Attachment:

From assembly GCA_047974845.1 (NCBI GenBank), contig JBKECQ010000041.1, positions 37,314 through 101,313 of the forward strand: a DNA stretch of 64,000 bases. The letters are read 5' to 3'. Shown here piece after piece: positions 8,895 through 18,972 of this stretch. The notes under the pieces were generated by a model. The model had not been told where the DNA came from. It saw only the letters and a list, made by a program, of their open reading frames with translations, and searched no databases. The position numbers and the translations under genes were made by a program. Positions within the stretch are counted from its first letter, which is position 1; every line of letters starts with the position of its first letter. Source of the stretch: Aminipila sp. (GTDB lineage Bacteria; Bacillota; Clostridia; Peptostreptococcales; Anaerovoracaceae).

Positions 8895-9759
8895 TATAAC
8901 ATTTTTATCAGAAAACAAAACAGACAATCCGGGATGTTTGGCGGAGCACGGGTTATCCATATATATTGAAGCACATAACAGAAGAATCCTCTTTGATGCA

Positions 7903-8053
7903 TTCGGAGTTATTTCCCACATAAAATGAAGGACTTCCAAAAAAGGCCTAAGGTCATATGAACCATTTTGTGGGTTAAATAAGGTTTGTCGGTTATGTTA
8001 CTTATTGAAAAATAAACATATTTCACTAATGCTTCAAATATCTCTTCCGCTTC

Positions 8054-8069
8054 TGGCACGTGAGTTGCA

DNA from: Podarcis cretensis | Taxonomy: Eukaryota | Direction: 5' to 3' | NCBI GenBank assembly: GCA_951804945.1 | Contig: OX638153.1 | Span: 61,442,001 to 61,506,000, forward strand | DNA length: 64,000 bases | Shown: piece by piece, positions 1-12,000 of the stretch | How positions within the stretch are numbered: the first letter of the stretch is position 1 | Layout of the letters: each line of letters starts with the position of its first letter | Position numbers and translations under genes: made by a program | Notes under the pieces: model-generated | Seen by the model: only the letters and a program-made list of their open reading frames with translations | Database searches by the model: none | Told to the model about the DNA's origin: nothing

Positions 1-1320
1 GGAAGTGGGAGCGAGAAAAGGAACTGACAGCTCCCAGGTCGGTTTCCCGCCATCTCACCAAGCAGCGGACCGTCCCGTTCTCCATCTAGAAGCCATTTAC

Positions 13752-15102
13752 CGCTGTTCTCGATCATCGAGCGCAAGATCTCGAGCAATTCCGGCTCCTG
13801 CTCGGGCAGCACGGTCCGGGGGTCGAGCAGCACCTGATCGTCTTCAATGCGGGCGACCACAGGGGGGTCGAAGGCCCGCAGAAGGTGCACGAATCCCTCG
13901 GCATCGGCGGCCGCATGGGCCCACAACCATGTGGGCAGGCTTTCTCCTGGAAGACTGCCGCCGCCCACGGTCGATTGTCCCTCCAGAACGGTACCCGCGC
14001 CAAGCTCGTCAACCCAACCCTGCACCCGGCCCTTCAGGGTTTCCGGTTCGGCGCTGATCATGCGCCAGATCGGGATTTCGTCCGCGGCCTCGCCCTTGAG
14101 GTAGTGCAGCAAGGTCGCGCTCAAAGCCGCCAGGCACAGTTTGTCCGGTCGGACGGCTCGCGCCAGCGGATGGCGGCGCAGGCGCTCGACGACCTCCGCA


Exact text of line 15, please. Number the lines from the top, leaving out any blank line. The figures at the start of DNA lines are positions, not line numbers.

13801 CTCGGGCAGCACGGTCCGGGGGTCGAGCAGCACCTGATCGTCTTCAATGCGGGCGACCACAGGGGGGTCGAAGGCCCGCAGAAGGTGCACGAATCCCTCG